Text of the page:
Minneapolis releases transcript of 911 call made before fatal police shooting

Police investigate the scene of an officer-involved shooting.
Police investigate the scene of an officer-involved shooting June 23, 2018, in Minneapolis.
Aaron Lavinsky | Star Tribune via AP

The city of Minneapolis has released a transcript of a 911 call that preceded the shooting death of 31-year-old Thurman Junior Blevins by Minneapolis police officers late last month.

The transcript doesn't differ significantly from what police and the Minnesota Bureau of Criminal Apprehension have already said about what led up to the shooting on the late afternoon of June 23, but the released transcript offers slightly more detail about what police were told.

The caller — who is not named — told the 911 operator that "there's a guy walking around shooting off his gun and he looks intoxicated." The caller said the man was shooting his gun "in the air and at the ground," and fired twice in a 15 minute period. The caller added that after the second shot, "everybody started running away."

The caller described the man as being in his mid-30s, light-skinned and about 180 pounds. He was described as wearing a tank top, carrying a black backpack and drinking from a bottle of liquor. The caller said the man was in the area of 46th and Bryant Avenues, and that two other people were with him. The caller said the gun was silver.

In total, the 911 call lasted less than six minutes. Before the operator hung up, Officers Justin Schmidt and Ryan Kelly were on their way.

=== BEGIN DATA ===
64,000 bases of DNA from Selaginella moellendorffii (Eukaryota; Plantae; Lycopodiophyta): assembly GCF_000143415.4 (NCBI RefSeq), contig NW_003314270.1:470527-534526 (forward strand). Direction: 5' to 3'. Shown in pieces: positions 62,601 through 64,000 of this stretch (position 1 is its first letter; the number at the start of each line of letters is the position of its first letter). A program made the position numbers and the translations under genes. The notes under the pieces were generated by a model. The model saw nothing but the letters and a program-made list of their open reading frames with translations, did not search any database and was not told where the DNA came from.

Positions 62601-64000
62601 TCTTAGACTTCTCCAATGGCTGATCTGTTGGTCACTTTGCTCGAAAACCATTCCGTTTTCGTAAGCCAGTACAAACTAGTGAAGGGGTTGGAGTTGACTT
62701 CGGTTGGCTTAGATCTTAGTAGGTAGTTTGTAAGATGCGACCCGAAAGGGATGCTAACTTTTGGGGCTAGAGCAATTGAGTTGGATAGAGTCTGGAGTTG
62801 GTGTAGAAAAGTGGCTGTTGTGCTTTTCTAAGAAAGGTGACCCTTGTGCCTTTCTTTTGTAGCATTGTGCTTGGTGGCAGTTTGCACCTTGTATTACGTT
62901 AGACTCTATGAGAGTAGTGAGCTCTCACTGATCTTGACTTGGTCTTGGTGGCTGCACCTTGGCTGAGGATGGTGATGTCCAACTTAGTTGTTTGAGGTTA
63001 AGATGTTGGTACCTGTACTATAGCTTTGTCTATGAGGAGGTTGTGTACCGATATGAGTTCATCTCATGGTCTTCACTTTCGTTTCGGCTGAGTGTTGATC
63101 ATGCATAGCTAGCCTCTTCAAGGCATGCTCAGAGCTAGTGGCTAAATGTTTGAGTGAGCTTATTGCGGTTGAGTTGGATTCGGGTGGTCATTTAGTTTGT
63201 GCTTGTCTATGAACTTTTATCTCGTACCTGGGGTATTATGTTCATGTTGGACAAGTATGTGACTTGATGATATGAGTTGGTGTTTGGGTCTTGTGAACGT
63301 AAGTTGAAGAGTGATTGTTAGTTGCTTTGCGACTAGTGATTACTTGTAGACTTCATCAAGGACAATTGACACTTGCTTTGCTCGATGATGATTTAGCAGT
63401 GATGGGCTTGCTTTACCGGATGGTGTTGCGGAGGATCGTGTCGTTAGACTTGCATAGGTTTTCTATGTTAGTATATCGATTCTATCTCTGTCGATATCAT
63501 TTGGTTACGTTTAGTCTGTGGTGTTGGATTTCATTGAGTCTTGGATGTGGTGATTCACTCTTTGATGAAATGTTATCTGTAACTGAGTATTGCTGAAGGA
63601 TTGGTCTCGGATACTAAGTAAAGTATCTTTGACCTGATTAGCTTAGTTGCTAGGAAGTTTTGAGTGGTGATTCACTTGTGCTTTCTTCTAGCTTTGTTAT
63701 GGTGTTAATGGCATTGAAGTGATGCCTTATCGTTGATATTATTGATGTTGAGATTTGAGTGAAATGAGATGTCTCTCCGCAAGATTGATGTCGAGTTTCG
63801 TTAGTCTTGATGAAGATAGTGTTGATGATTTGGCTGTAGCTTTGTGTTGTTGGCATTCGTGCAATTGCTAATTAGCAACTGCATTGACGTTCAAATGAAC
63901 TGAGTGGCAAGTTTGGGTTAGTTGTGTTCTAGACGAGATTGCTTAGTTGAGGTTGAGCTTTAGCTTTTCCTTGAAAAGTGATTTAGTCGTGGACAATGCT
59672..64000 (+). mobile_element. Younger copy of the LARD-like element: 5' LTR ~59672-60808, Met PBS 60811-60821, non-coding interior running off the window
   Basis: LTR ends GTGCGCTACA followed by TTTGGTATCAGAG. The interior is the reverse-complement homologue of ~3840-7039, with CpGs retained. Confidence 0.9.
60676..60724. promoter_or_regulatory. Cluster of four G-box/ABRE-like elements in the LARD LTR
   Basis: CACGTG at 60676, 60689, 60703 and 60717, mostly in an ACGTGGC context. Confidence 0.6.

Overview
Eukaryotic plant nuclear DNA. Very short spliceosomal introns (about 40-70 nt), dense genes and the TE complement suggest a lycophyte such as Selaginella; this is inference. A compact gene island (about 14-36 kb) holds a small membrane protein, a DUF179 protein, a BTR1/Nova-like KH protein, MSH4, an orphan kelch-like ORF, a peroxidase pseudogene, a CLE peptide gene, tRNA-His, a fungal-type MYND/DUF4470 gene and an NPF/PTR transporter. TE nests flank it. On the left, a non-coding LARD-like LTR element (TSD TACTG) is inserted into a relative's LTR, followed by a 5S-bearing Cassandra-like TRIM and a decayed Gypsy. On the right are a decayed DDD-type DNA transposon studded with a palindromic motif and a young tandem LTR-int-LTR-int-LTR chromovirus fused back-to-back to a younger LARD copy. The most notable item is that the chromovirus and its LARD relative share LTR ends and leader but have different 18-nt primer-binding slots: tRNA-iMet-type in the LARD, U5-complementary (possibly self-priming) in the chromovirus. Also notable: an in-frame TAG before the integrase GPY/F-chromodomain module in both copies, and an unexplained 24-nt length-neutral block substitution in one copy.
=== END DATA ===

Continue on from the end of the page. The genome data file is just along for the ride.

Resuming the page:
In the BCA's account released the day after the shooting, the agency said officers exited their squad near the intersection of 48th and Camden avenues and that Blevins fled. The agency said officers chased Blevins for several blocks, at some point firing their weapons.

The Hennepin County Medical Examiner said Blevins died of multiple gunshot wounds at 5:35 p.m., nine minutes after the 911 operator answered her phone. The BCA said investigators recovered a black and silver handgun.

Witnesses at the scene have disagreed about whether they saw Blevins with a gun.

Witness James Lark said he saw two officers confront a man holding a cup who was with a woman and a baby in a stroller. Lark said the officers drew their guns right away. He didn't see Blevins make any threatening movements and he didn't see a gun.

Another witness, Robert Lang, said he heard officers yell repeatedly to "drop the gun" and then heard shots in the alley behind his garage. Lark said he saw a handgun near Blevins body after the shooting.

Blevins death led to protests and vigils last week, as well as an emotional hearing at the Minneapolis City Council as his family and supporters called for transparency and justice. His family remembered him as a dedicated father of three young girls.

Officers Kelly and Schmidt are on paid administrative leave as the BCA investigation proceeds.

Both officers had their body cameras activated at the time of the shooting. Minneapolis Mayor Jacob Frey has vowed to release the footage after the BCA finishes key interviews and the city consults with Blevins' family.

Correction (July 3, 2018): An earlier version of this article incorrectly identified the month of the shooting. The story has been updated.

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